Water heaters are essential to many of our day-to-day domestic functions, such as bathing, washing dishes, doing laundry, cooking, cleaning, and even washing our hands. However, you've probably never thought twice about how they work and other important maintenance information.
The Parts of a Water Heater
Water heaters utilize a heating element—often a burner of sorts—to raise the temperature of the water before it ever even reaches your faucet or shower head.
A water heater is comprised of multiple elements:
- The Tank is the inner shell of the water heater, with a capacity of somewhere between 40 to 60 gallons of hot water at about 50 to 100 lbs per square inch.
- The Dip Tube allows water to travel into the tank and down towards the heating element.
- A Shut-Off Valve, as its name implies, is a separate component that stops all water flow into the water heater.
- A Thermostat not only measures the temperature of the water, but allows you to set the maximum heat to somewhere between the range of 120-180 degrees Fahrenheit.
- The Heating Element is a mechanism that electrically raises the temperature of the water. Gas water heaters, on the other hand, utilize a burner and chimney in place of electricity to raise the temperature.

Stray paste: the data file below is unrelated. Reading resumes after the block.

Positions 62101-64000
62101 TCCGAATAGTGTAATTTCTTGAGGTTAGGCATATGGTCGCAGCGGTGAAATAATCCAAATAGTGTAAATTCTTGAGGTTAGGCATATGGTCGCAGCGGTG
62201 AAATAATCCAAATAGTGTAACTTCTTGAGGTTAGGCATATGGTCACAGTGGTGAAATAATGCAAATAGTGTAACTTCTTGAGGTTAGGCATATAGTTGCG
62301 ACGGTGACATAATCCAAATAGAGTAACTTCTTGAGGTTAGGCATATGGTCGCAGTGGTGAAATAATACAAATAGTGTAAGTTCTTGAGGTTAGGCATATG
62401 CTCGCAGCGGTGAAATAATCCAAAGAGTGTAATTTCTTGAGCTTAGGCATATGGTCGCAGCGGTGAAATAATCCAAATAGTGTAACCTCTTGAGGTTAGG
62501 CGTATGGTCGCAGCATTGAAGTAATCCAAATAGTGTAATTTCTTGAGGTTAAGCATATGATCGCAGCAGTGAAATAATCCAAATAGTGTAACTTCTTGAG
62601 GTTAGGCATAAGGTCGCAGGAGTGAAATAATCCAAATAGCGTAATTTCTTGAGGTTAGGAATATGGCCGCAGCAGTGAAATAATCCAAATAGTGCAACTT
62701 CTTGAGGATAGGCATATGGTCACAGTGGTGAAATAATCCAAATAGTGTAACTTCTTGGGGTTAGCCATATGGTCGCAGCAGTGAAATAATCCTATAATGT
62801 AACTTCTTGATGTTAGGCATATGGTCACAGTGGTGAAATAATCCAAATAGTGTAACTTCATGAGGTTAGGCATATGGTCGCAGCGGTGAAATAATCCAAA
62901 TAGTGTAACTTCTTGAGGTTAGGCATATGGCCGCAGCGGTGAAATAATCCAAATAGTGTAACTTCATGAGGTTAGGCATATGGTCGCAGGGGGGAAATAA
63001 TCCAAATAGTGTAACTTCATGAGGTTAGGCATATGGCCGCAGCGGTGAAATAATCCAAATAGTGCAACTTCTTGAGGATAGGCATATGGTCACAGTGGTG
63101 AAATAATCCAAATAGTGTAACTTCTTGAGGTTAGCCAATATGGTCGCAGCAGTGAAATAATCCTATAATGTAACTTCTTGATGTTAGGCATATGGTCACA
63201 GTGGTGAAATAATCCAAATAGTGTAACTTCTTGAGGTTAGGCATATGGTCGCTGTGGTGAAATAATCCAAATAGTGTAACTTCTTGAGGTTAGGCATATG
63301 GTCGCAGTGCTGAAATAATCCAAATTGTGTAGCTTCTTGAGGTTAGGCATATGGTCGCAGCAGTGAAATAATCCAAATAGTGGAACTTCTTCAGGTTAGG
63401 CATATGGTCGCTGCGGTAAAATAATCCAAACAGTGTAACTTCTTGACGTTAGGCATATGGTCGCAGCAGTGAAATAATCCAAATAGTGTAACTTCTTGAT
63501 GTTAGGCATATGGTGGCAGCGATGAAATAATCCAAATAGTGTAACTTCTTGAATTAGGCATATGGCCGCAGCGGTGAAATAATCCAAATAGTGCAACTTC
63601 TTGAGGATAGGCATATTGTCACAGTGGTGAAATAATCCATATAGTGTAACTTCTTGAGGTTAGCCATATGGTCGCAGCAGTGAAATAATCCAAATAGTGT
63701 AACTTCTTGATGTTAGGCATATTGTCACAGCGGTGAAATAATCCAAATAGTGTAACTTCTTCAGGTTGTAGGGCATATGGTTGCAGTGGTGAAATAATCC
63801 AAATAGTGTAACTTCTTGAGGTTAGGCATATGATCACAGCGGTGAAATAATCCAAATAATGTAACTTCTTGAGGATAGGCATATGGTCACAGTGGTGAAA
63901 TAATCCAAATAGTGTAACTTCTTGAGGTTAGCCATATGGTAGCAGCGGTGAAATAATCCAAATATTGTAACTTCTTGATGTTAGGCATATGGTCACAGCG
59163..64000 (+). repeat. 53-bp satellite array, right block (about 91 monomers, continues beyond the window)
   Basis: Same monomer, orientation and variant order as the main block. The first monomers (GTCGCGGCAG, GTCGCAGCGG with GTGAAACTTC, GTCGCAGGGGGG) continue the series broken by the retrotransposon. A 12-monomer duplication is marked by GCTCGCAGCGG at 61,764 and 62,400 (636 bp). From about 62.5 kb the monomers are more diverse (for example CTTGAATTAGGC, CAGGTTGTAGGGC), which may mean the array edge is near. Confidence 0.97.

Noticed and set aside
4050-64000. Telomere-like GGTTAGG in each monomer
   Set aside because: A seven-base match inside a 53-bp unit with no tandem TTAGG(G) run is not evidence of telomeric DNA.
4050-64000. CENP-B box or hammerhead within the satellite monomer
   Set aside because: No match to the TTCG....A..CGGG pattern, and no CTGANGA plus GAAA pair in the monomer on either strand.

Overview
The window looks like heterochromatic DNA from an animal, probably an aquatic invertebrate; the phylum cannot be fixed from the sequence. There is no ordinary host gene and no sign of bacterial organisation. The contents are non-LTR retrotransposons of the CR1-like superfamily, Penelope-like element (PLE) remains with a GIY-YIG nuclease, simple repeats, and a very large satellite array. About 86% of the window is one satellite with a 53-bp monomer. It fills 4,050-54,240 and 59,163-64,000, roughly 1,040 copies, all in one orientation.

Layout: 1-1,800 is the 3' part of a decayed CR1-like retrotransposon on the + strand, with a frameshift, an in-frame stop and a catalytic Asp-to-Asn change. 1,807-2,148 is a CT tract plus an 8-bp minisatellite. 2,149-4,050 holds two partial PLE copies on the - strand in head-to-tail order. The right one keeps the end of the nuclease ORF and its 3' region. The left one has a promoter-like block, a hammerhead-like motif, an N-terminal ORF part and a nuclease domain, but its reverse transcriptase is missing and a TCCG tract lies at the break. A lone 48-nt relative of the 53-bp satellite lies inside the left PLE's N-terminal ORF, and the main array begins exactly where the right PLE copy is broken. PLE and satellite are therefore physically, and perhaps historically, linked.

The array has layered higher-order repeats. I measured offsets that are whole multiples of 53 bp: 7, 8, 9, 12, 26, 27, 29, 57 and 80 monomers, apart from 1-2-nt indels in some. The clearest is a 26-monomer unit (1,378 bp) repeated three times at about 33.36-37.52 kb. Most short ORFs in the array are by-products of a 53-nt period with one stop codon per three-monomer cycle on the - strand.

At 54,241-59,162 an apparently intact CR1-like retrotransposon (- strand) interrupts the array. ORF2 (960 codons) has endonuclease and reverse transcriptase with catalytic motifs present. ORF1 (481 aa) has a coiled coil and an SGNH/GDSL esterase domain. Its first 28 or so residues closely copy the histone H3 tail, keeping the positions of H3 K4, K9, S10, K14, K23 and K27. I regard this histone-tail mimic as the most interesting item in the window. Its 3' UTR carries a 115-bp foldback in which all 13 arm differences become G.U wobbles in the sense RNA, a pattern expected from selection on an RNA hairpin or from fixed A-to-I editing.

- A Drain Valve is located near the bottom of an exterior casing, allowing the tank to empty sediment and easily replace elements.
- A Pressure Relief Valve is a safety device that keeps water pressure within a safe operating limit.
- A Sacrificial Anode Rod is constructed of aluminum and magnesium with a steel core. It is suspended within the water heater to prevent corrosion.
Additional Water Heater Facts
- The general lifespan of a water heater is 8 to 12 years. However, some situations may warrant a sooner replacement. Even if your water heater is in good condition towards the end of its lifespan, it is still recommended to replace it, to be on the safe side.
- A professional should inspect your water heater once every 6 to 12 months.
- A water heater consumes about a quarter of the energy used within your home.
- The first water heater was conceptualized by a painter in London in 1868.
- Exploding water heaters are a myth, as it almost never happens. However, it can still happen, technically. As long as you follow through with regular maintenance and replace your water heater every decade or so, you shouldn't have to worry.
- The average person will use between 6 and 8 gallons of water while showering. Those who bathe, on the other hand, will use about 15-20 gallons of water.